Nearly two-thirds of American families rely on a mother’s income, and mothers now out-earn their husbands in more than one-third of married-couple families
Klobuchar calls for passage of the Paycheck Fairness Act and other policies to ensure fair pay and economic opportunity for women
WASHINGTON, D.C. – U.S. Senator Amy Klobuchar (D-MN), Vice Chair of the U.S. Congress Joint Economic Committee, today released a new ‘Mother’s Day’ report showing that nearly two-thirds of American families rely either in part or entirely on a mother’s income, underscoring the increasingly critical role mothers play in ensuring the financial success of their families. Nationwide, roughly 45 million children have a mother who works outside the home, and 17 million children live in households where the mother is the sole breadwinner. Klobuchar called for the passage of the Paycheck Fairness Act and other policies to ensure fair pay and economic opportunity for women.
“This report confirms what most of us already knew: American moms are a force of nature, both in our families and in our economy,” Klobuchar said. “With two-thirds of today’s families relying all or in part on a mother’s income, the economic impact of these women has never been more important. We need to do everything we can to ensure women can succeed in the workforce in the workforce and lift up their families.”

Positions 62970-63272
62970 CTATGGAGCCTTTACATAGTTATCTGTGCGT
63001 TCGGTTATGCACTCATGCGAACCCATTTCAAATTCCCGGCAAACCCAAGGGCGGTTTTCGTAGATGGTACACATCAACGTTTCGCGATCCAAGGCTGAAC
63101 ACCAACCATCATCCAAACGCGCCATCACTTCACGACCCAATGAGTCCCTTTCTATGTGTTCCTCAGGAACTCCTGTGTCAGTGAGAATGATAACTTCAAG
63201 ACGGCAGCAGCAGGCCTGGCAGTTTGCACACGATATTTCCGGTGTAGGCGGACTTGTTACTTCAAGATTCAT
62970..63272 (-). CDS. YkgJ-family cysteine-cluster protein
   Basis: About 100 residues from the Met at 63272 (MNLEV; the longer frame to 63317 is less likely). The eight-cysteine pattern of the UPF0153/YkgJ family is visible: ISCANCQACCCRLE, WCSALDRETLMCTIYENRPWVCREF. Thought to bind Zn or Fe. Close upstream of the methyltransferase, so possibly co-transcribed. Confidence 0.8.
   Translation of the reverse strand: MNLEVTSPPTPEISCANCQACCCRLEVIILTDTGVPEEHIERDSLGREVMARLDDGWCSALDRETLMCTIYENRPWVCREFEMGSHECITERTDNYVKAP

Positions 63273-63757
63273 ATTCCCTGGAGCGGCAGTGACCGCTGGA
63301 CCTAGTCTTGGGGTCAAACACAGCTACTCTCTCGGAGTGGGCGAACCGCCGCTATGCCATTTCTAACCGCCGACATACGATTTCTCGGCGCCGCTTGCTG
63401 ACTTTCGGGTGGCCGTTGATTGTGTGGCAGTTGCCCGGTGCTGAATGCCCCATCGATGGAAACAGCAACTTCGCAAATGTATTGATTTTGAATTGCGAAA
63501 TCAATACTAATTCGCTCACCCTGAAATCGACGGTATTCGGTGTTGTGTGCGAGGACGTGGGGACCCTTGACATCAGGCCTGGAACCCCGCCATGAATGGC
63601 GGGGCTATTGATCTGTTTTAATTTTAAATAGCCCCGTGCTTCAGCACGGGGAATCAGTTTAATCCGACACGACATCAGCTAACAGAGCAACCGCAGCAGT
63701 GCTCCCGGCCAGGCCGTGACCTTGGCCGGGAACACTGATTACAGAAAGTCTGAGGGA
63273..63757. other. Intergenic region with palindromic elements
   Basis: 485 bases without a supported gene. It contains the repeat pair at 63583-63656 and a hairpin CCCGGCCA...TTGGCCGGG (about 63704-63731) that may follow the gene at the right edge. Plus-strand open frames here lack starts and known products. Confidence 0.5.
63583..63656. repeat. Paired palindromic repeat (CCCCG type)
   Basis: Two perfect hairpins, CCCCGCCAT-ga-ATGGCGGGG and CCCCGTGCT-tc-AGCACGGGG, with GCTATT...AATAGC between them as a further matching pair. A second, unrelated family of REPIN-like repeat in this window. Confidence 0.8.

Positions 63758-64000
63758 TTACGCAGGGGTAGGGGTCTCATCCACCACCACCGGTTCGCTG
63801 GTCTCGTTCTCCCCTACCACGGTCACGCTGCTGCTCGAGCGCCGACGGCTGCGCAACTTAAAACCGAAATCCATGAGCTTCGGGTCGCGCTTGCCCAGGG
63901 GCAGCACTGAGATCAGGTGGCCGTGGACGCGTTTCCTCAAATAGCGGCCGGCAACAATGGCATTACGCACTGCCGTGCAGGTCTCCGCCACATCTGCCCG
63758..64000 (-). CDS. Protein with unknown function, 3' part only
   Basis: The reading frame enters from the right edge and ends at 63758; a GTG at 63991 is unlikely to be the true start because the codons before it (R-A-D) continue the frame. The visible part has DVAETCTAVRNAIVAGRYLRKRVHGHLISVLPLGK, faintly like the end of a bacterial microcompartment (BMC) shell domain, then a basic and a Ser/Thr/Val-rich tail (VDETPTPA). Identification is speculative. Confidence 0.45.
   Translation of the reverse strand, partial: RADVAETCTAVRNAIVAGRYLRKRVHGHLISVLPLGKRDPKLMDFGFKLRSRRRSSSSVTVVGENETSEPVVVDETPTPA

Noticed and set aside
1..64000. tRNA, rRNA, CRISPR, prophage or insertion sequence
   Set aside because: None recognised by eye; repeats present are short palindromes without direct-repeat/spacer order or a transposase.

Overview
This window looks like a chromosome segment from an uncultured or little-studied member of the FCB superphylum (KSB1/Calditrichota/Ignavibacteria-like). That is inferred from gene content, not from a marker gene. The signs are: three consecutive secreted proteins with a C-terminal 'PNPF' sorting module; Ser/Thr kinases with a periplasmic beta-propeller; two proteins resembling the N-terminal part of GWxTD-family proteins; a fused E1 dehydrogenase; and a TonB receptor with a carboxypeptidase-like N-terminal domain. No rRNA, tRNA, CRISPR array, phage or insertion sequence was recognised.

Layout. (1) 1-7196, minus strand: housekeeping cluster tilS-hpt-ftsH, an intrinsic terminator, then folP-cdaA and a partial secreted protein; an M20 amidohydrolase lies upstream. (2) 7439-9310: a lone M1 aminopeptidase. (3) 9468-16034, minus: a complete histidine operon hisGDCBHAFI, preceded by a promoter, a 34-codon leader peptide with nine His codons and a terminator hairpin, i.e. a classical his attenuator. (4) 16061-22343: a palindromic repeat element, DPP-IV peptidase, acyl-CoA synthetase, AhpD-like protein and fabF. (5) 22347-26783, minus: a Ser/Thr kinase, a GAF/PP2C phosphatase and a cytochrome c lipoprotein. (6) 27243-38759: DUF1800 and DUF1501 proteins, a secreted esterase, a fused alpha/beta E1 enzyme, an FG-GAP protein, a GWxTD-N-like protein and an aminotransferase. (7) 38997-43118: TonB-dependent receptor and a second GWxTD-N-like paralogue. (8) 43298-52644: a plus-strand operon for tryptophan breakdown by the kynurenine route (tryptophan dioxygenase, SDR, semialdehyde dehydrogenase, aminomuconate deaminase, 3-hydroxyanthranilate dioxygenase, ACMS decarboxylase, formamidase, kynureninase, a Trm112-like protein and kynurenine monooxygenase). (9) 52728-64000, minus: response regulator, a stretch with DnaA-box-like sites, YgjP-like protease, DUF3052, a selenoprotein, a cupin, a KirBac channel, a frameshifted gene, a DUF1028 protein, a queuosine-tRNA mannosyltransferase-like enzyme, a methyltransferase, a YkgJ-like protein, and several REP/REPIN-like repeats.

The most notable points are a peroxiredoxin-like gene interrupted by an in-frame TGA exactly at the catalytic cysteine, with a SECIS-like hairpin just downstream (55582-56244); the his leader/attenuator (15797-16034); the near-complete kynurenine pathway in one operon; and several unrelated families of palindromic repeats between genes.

Across the country, 70 percent of mothers with children under the age of 18 are in the labor force. More than one-quarter of mothers employed outside the home are single moms. In married-couple families, 65 percent of mothers are employed, and on average, they contribute more than 40 percent of their family’s income. In more than one-third of those families, mothers now out-earn their husbands, serving as their household’s primary income earner.
Despite recent progress, another recent JEC report acknowledges that women—both mothers and those without children—continue to face challenges in the workforce. Women who work full time earn between 77 and 82 cents for every dollar men earn, and that wage gap has far-reaching implications for women at all stages of their lives, but particularly in retirement: As Klobuchar noted in that report, lower lifetime earnings often translate into lower Social Security payments, pension incomes and personal savings for women.
Klobuchar’s ‘Mothers’ Day’ report looks at potential policy solutions for helping more women and mothers gain financial security. Klobuchar is a cosponsor of the Paycheck Fairness Act, legislation that would have helped close the gender pay gap but fell short of passing the Senate in early April. Two-thirds of family caregivers are women, and for mothers looking after aging relatives, Klobuchar has introduced legislation that would help ease the financial strain, called the Americans Giving Care to Elders Act.